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These Sharks Feed in a Surprising Way

Scientists use new technology to discover how some sharks eat food.

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A whitespotted bamboo shark, Chiloscyllium plagiosum, was photographed at Omaha's Henry Doorly Zoo and Aquarium. This specific animal is leucistic and nearly white in color, due to a recessive gene.


Check out a week full of exciting shark programming on Nat Geo Wild's SharkFest, starting July 23.

Sharks don't have tongues to help them swallow food, so instead, some shrug their shoulders to keep prey moving to their stomachs.

The behavior was recently discovered for the first time by scientists using sophisticated X-ray imaging, which revealed that bamboo sharks swing their shoulders internally when they eat.

By pulling their pectoral girdle (or “shoulder girdle”) back, bamboo sharks create suction to draw food through the back of the mouth and further into the digestive tract, says Ariel Camp, a Brown University researcher and lead author of the study, published in Proceedings B, a Royal Society journal.

Bamboo sharks are reef dwellers found throughout the Indian Ocean. They're small in size—only growing to between 24 and 37 inches long—and much of their time is spent looking for prey.

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Suction feeding is used by many sharks—and other fish, as well—to consume gulps of prey. By rapidly and widely opening their mouths, sometimes using muscles deep in their bodies, fish can create the suction needed to draw prey into their bodies. (Read “This Shark Eats Grass and No One Knows Why”)

Although sharks use their pectoral fins to swim and position themselves over prey, questions were gradually raised about the functions of the shoulder girdle.

In ray-finned fish, such as catfish, the pectoral girdle is directly attached to the skull and retracts when suction feeding occurs. In sharks, however, the pectoral girdle is disconnected from the jaws and other parts of the head, which led scientists to further examine whether it plays a role in the way sharks eat.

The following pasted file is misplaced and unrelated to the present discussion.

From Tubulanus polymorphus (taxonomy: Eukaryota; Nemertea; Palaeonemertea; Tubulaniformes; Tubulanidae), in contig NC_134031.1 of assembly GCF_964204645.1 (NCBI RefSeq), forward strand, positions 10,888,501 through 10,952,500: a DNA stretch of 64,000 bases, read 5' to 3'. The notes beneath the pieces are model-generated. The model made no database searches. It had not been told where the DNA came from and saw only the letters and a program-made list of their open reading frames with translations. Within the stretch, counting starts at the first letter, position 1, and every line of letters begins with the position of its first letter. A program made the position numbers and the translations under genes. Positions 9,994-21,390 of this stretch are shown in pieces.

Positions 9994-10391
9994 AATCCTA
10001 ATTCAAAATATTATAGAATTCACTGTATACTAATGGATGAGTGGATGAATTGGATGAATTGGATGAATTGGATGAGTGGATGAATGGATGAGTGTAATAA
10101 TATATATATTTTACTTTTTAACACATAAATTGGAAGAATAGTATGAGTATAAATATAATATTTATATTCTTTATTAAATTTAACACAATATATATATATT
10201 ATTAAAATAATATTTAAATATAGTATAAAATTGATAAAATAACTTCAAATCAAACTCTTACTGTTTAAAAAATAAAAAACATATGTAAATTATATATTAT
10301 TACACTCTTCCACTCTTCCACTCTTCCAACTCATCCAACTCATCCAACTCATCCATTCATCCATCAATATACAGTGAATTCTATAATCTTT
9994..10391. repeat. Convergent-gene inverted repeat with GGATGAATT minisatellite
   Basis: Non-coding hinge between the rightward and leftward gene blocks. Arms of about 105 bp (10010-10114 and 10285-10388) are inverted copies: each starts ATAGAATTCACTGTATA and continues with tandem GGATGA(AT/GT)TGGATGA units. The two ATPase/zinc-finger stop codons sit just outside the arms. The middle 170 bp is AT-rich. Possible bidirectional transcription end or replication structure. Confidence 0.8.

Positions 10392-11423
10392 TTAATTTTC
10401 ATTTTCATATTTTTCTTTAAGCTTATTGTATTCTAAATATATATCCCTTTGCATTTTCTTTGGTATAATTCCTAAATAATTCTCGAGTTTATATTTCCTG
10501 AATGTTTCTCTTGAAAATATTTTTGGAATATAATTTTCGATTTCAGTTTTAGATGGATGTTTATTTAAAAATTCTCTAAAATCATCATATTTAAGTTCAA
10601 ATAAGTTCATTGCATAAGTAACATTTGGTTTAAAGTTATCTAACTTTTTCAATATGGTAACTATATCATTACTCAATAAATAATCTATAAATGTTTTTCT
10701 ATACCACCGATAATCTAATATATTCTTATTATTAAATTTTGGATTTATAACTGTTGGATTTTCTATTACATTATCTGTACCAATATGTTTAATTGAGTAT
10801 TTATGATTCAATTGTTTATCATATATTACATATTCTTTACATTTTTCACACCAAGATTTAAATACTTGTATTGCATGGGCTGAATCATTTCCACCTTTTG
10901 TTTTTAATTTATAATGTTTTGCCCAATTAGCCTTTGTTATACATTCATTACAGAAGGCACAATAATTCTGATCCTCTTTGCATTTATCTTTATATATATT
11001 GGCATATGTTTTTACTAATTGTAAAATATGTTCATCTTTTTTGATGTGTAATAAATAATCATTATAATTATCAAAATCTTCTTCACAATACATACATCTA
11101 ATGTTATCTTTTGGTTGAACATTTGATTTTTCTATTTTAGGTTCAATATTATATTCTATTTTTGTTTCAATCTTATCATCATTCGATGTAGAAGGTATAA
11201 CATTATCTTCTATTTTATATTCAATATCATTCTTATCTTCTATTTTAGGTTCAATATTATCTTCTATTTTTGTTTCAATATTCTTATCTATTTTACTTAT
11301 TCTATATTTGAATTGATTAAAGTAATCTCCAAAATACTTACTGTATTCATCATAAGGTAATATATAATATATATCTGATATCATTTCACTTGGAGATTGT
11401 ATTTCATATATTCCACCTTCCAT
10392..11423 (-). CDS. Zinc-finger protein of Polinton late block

"Sharks have this long pharynx, and they have to keep food moving down it," Camp said. "We now think this is part of a 'hydrodynamic tongue.' Sharks and fish that don't have a tongue control the motion of fluid within their mouths to manipulate food."

This means bamboo sharks use their shoulders, composed of a u-shaped girdle of cartilage and various attached muscles, for feeding as well as to control the front-most fins for locomotion. (Read “Mysterious Ghost Sharks’ Sex Habits Revealed”)

Scanning the Sharks

To observe this behavior, Camp and her colleagues from Brown University, the University of Alaska at Anchorage, and the University of Illinois used a technology developed at Brown called X-ray Reconstruction of Moving Morphology (XROMM) to observe how three white spotted bamboo sharks ate pieces of squid and herring.

The system combines CT scans of the shark’s skeleton with high-speed, high-resolution X-ray imaging, aided by tiny implanted metal markers, to create precise three-dimensional visualizations of how bones and muscles move within animals and people.

Past studies involving the pectoral girdle had little focus on its potential to function in both feeding and movement behaviors—especially because layers of skin and muscle made external measurements difficult to record.

Camp said the XROMM animations, however, were crucial to this research: “XROMM allowed us to actually see what the pectoral girdle is doing in these sharks.”

Additionally, the new technology allowed researchers to measure a “surprising swing” in the shoulder girdle of all three sharks tested as the they ate their food, Camp said. Just a fraction of a second after the mouth closed, the cartilage quickly rotated backward (from head to tail) by about 11 degrees. (Read “These Sharks Thrive Inside an Underwater Volcano”)

“Most certainly, the authors make a strong case for the duality of the pectoral girdle in this species,” said Phillip Motta, a biology professor at the University of South Florida who was not involved with the research. “However, we still don't know how food actually enters the start of the shark's esophagus and goes down."

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In suction feeders like the bamboo shark and the nurse shark, Motta said, the food has already entered the mouth when it's open widest. So, while the new research supports the notion that the bamboo shark moves its shoulder girdle to help move food from inside the mouth to the throat, Motta added that it doesn't indicate that the movement supplements suction of food into the mouth or down the esophagus.

Although bamboo sharks were the only species observed during the study, the authors said it’s possible that other suction-feeding sharks also move their shoulders in this way.

The new research can also shed light on ways the shoulder girdle evolved in sharks and other fish over time. The girdle shows up in the fossil record around the time that jaws evolved, Camp said, although scientists aren’t sure exactly what structures it evolved from or how that happened.

Studying the pectoral girdle in living animals can help researchers learn more about how it may have functioned and evolved in early, now-extinct fish, and understanding how fish skeletal structures evolved can even help explain how some creatures eventually became capable of making it to land.

“We hope that this study will encourage other researchers to re-examine the structure and evolution of the pectoral girdle from this new perspective,” Camp said. “Our observations of pectoral girdle motion in bamboo sharks are a first step; more work is needed to understand pectoral girdle motion in other sharks and fishes.”

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